Crossroads: Why This Could Be A Huge Season For The EIHL-If They Don’t Cock It Up

So, how was your summer?

With the World Cup over and done, the long dog days of July behind us and the nights already beginning to get a little shorter, it’s about time to come back off the beaches and the summer breaks and start focusing on preparing ourselves for the 2014/15 EIHL season. And, of course, for Chasing Dragons to return from its summer break. So here we are. Coming up over the next few days, starting later today, we’ll launch into the most popular Chasing Dragons features (and one of my favourites to write) the EIHL Team-By-Team Sean Previews. But first, a quick “State of the EIHL” address…

As is usual, this summer has seen a lot of changes around the EIHL landscape, and a contrast in recruiting approaches. Some, like league champions Belfast, have gone with the “if it ain’t broke, don’t fix it” approach, retaining the vast majority of a roster that blew the league away last season. We’ve also seen a lot of movement within the league, particularly from Sheffield elsewhere as Gerad Adams has blown up his playoff-winning roster to create one with his own stamp on it-a formula also followed by the first-year coaches in Hull and Coventry.

However, what’s really striking is the changes in Cardiff and the great leaps taken once again by the Scottish sides.

Frankly, Cardiff couldn’t really have a worse season than they did last year. With ownership that was just this side of ruinous and a PR policy and public about as effective as that of your average politician, the Devils desperately needed a completely new start this off season. And they’ve got it. With Todd Kelman at the helm after moving over from Belfast and Andrew Lord coaching, the Devils have built a team more reminiscent of a “proper” Devils squad-with plenty of snap and snarl and no little agitation around it. In Brent Walton in particular, they may have found one of the best (and most lethal) import signings of the summer. Could this be their year?

Meanwhile, north of the border Jeff Hutchins has reacted to the loss of the key contributors to his Stars squad (like Rory Rawlyk) to pastures new by simply finding more gems-the northernmost EIHL team have once again recruited impressively, as have Fife. It’s in Braehead that we’re really seeing a team try and make “the leap” though, with the Clan picking up players like Matt Keith, who a few years ago would have only been within the remit of one of the arena teams.

Finally, of course, there’s Nottingham-they of the Champions’ Hockey League participation. As expected, the Panthers have loaded up on imports for the early games in the season as they prepare to take on teams with far bigger budgets and “pulling power” in world hockey. But reading the talk around the Internet, it seems that the Panthers taking part in the CHL has stimulated many in Europe to actually take a look at the EIHL as a viable league.

And all of this put together, combined with Premier Sports renewing their TV deal and showing a continuing commitment to get the EIHL message out there through live games and highlight shows, means that this is potentially the most exciting EIHL season yet. With strong teams north and south of the border, the gaps in competitiveness closing all the time and a slot in both European club competitions secured, this 2014/15 season could be the one the EIHL grows up and takes the first step to becoming a league really worth taking seriously in world hockey.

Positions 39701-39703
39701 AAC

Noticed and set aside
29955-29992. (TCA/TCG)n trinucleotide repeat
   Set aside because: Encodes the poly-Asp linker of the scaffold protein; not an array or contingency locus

But with the growth on the ice, teams have to grow off it-and that’s where the momentum could stall. Professionalism is growing around the Elite League but there is still, from speaking to hockey writers and people around the world, a lot to be done to make the league look professional in the eyes of outsiders. There are initiatives sitting waiting to be taken by the EIHL (such as partnering with the “You Can Play” initiative to promote a removal of homophobia from sport, which is one of the most successful and well known sporting campaigns in the world) that can only help grow its audience even further…if the ownership take them.

There are progressive people and clubs in the EIHL-the work of the organisations in Braehead, Belfast and indeed all Scottish teams show that. Todd Kelman comes to Cardiff with a proven track record of excellent PR work in Belfast, and with a city and indeed all of South Wales’ hockey community pretty much hanging on his every word and deed this season.

This, more than any other, is the year the EIHL needs to have the vision, the confidence and the sheer balls to try new things, commit money, let new people take part in marketing, and more than anything embrace any opportunity they have and start thinking further than the end of the season. Do that and there is real potential. Keep going the way they have done, and letting petty personalities and self-interest stop them from doing anything that might even be slightly risky, and the sport will waste the best chance it’s had for years.

Basically, it’s time for the EIHL to put any egos aside, stop all being in it for their own petty fiefdoms and go for it. They’ve got a golden opportunity to really start building something now.

If they’re brave enough.

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